Bad Taste [DVD]
Screenplay : Peter Jackson
MPAA Rating : NR
Year of Release : 1987
Stars : Terry Potter (Ozzy), Pete O'Herne (Barry), Craig Smith (Giles), Mike Minett (Frank), Peter Jackson (Derek / Robert), Doug Wren (Alien Leader)
Not since John Waters' Mondo Trasho (1970) has a movie's title been more appropriate to its subject matter than Peter Jackson's Bad Taste. Although he is now known as the man to whom New Line has entrusted $300 million to produce the much-anticipated The Lord of the Rings trilogy, just over a decade ago Jackson was a complete unknown New Zealander who wanted to get into the movie business doing special effects, but found that the only way he could control his FX work was to write and direct movies himself.
Bad Taste was Jackson's first movie, and what a debut it was. The movie was financed almost entirely by himself and shot on weekends with a bunch of his friends in his native New Zealand over a four-year period. The New Zealand Film Commission was so impressed with his initial work that it agreed to finish financing the project, which brought the final budget to some $400,000. Jackson was truly a one-man show here: He wrote, produced, directed, edited, and acted in the movie, as well as designed all of the splatter effects and various rubber masks and prosthetic limbs.
Bad Taste is really nothing more than a glamorized 16mm home movie, evidenced by the end credits, which list Jackson's "Mum and Dad" as his assistants. Nevertheless, it is a remarkable, if not particularly original, piece of trash cinema. Because Jackson was working with amateur actors and a pinched budget, he knew the only way he could stand out was to be as funny as possible by being as gross as possible. Therefore, he adopted a generic, alien-invasion story as the framework for staging giddy, nausea-inducing gag sights of squirting blood, vomiting, dismemberment, disembowelments, and more. None of it can be (or should be) taken seriously, and the movie comes off as appropriately silly and goofy.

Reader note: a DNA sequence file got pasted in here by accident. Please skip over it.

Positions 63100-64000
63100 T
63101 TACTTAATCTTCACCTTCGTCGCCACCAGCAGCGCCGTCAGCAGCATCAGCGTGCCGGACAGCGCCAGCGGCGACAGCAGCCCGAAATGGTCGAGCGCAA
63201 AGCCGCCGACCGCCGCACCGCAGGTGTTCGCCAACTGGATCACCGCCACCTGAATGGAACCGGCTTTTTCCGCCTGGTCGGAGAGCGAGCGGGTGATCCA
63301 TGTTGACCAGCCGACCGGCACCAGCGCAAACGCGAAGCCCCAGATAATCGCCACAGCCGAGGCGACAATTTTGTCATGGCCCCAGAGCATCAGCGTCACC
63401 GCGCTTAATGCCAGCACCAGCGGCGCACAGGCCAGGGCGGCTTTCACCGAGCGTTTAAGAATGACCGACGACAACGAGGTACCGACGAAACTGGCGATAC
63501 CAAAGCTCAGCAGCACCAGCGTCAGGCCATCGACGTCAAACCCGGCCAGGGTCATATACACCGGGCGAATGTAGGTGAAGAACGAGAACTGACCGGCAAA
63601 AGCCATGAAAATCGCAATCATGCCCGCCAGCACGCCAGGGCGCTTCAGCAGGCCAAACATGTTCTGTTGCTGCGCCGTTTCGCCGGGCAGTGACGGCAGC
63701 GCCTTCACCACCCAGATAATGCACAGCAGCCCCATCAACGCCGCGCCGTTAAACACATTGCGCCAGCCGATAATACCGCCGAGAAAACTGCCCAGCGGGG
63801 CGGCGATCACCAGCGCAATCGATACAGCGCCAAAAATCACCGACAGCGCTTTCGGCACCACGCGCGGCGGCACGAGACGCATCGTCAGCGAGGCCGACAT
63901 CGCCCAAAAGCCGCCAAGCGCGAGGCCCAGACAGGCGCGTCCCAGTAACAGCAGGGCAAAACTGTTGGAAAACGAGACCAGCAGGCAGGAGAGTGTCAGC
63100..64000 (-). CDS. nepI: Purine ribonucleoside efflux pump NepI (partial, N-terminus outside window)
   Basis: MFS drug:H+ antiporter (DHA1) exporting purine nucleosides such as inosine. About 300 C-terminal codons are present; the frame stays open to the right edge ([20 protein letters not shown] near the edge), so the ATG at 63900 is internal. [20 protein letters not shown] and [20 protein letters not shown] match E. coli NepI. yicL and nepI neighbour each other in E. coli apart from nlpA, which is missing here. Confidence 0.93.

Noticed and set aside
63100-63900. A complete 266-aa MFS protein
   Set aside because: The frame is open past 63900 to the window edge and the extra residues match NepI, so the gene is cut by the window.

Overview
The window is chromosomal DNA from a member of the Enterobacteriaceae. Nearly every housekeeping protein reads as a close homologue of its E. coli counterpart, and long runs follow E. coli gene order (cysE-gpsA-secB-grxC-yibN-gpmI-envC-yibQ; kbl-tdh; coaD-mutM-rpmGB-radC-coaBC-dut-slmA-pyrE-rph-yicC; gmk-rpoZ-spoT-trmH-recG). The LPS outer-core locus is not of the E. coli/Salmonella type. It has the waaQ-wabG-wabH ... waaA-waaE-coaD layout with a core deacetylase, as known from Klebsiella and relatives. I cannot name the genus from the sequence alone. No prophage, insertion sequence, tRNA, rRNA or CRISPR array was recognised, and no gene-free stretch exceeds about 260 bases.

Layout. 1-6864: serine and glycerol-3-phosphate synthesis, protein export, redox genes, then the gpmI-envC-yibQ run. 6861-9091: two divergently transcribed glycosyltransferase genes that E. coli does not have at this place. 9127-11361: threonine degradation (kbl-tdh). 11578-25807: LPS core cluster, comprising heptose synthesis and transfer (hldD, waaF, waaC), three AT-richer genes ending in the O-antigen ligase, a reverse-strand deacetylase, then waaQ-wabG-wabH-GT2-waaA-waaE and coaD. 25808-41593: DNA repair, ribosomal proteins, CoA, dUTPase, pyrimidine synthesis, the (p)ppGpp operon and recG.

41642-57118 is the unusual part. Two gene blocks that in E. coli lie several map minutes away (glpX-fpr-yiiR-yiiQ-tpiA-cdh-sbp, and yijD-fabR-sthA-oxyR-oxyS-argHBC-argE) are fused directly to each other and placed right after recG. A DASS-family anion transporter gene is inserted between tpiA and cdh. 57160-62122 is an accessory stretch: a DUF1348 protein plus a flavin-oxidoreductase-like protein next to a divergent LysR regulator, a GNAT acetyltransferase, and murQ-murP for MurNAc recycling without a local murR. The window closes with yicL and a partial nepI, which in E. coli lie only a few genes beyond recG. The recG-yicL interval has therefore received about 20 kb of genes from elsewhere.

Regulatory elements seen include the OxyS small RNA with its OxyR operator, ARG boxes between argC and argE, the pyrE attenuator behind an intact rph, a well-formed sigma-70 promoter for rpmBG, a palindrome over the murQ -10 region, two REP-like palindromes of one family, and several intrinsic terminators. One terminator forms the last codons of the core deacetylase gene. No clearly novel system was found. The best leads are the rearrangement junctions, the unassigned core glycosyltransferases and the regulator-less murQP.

The aliens in Bad Taste have come to Earth in search of human flesh, which is apparently their new choice for fast-food cuisine (the name of their chain is "Crumb's Crunchy Delights"). For space-travelling aliens, they are humorously unsophisticated when it comes to technology—they store the chopped up body parts in cardboard boxes and they have to use human machine guns to defend themselves. Not to mention, they're quite stupid. No, scratch that: They're very stupid. The aliens spend most of the movie in the guise of humans, but they act more like zombies from a George A. Romero film, wandering about aimlessly. The only one with any brains is the leader, played with zany relish by Doug Wren.
Most of the improvised plot involves the aliens battling a group of government paramilitary fighters who look like a group of average Joe's (which, of course, they are). Jackson casts himself as the geekiest of the bunch, a buck-toothed goofball named Derek who splits his head open early in the movie and spends the rest of the time trying to keep his brain matter from falling out. If that sounds disgusting, it is. If it sounds funny, it's that, too.